Milwaukee Public Museum CEO unveils more plans for new downtown location

New building would be half the size of MPM's current home

The Milwaukee Public Museum’s new home will be a four-story building on a full city block in downtown Milwaukee, according to plans presented Wednesday by president and chief executive officer Dennis Kois at a Metropolitan Milwaukee Association of Commerce event.

Dennis Kois presented plans for the Milwaukee Public Museum’s new facility at an MMAC event.

The new building is designed to be less than half the size of the museum’s current 400,000-square-foot facility at 800 W. Wells St., which reflects a larger trend of museums scaling down their footprints as they shift away from large diorama exhibits to more technology-driven experiences, Kois said.

“This (museum) was built for another era,” Kois said. “And to be ready for the next era, we’re going to have to make sure that we build a museum that is right-sized for the community, that it is technologically-advanced and ready for next-gen exhibits and experiences, and that it’s sustainable in this community.”

Kois unveiled renderings of the new facility at a Metropolitan Milwaukee Association of Commerce event Wednesday morning, but the museum is not releasing them to the public yet. A location has not yet been determined.

As it builds a new facility, MPM is looking to position itself as a statewide institution, Kois said – and it could mean a change in branding. Renderings for the new building include the name “Wisconsin’s Natural History Museum.”

“We are the Milwaukee Public Museum and that has fundamentally been our identity for 150 years, so it will always be a part of our identity,” Kois said. “But we also have to acknowledge that we are the state’s natural history museum. There is no other research-based collecting institution in the state … We have to use that as part of our branding.”

It’s likely that the new museum’s branding would integrate the name of a large donor or company, he said.

Kois said MPM leaders face the tension of trying to preserve beloved exhibits, while also integrating new features. Plans for the new facility include more interactive exhibits like an urban biodiversity lab and citizen science projects, along with exhibits that “look and feel like old-school museums,” he said. The Streets of Old Milwaukee exhibit, for example, will carry over to the new building.

“We’re going to bring the best of what this museum is with us,” he said.

Kois said the new facility will likely have a theater experience of some kind, but not an IMAX.

“The days of six-story high-dome theaters are past,” he said.

The new facility could also allow the museum to put more of its Native American material collection on display, which could draw in more visitors, he said.

Kois said MPM would ideally break ground on the project in 2022. Kois didn’t disclose the cost of the project Wednesday, but has previously floated $100 million as an estimate.

Fundraising  will be a “heavy lift,” and will require the museum to tap into resources outside of Milwaukee’s business community, Kois said.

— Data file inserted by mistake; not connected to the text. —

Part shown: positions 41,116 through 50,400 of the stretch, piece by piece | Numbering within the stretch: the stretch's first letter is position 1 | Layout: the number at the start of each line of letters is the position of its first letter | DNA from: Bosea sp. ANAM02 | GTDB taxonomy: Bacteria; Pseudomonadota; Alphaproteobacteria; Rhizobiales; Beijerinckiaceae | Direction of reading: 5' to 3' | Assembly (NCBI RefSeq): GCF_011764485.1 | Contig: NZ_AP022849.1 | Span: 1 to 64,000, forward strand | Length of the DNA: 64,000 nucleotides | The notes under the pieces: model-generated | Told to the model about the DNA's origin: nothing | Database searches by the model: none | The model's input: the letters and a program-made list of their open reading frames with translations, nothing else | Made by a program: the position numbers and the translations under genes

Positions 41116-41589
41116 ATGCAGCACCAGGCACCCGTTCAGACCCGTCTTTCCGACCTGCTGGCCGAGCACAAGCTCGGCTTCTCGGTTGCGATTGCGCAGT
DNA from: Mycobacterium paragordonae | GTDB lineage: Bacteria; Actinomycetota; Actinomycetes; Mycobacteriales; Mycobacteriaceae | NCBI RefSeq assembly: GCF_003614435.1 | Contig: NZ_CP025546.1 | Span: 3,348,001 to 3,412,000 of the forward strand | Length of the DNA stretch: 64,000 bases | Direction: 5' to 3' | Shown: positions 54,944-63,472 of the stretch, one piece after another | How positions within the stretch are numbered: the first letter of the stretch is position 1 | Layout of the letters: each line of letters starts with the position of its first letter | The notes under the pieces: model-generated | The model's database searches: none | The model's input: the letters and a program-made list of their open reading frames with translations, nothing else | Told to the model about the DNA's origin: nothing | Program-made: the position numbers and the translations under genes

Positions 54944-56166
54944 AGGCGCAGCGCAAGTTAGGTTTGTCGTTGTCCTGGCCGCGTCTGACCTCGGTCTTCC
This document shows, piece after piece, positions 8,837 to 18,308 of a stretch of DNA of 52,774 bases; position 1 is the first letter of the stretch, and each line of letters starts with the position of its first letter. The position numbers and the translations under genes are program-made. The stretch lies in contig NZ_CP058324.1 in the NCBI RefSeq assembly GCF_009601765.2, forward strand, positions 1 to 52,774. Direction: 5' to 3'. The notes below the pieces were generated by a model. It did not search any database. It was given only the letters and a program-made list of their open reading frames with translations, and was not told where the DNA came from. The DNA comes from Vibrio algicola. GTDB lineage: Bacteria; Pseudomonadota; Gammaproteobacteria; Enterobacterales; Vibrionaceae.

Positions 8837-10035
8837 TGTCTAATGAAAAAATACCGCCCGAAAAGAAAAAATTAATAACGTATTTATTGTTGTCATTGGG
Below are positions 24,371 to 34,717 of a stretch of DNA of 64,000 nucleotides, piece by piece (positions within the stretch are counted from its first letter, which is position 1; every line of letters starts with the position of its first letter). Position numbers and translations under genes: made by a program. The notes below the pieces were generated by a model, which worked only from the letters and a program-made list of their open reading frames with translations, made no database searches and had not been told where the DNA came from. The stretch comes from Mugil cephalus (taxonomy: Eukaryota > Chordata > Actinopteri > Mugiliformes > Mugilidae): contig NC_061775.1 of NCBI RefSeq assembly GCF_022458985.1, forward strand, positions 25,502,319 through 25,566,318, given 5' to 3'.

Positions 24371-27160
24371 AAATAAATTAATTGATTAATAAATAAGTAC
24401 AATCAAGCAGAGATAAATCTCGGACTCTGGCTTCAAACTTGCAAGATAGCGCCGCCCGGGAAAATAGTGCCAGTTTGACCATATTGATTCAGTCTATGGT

“We’re not going to raise everything we need to raise to build a new museum just by asking the same companies and people in Milwaukee to do the same things they’ve always done,” he said. “As a city we have to get out of that mode.”

The museum will likely pursue state and county funding for the project. Kois noted the state’s recent $70 million commitment to the Wisconsin Historical Society’s proposed $120 million history museum in Madison.

The museum is also looking to expand the reach of its board by recruiting members from across the state.

Kois said MPM has expanded its community reach by increasing free museum access to low-income visitors in recent years and through a new partnership with Kohl’s aimed at bringing museum programming to underserved communities across the state.

MPM expects to announce the site of the facility within 12 months. Kois stressed that MPM will remain in the heart of the city.

“We’re not moving to Ozaukee or Washington or Waukesha County,” he said. “We’ll still be downtown.”

The Milwaukee Public Museum’s new home will be a four-story building on a full city block in downtown Milwaukee, according to plans presented Wednesday by president and chief executive officer Dennis Kois at a Metropolitan Milwaukee Association of Commerce event.

Dennis Kois presented plans for the Milwaukee Public Museum’s new facility at an MMAC event.

The new building is designed to be less than half the size of the museum’s current 400,000-square-foot facility at 800 W. Wells St., which reflects a larger trend of museums scaling down their footprints as they shift away from large diorama exhibits to more technology-driven experiences, Kois said.

“This (museum) was built for another era,” Kois said. “And to be ready for the next era, we’re going to have to make sure that we build a museum that is right-sized for the community, that it is technologically-advanced and ready for next-gen exhibits and experiences, and that it’s sustainable in this community.”

Kois unveiled renderings of the new facility at a Metropolitan Milwaukee Association of Commerce event Wednesday morning, but the museum is not releasing them to the public yet. A location has not yet been determined.

As it builds a new facility, MPM is looking to position itself as a statewide institution, Kois said – and it could mean a change in branding. Renderings for the new building include the name “Wisconsin’s Natural History Museum.”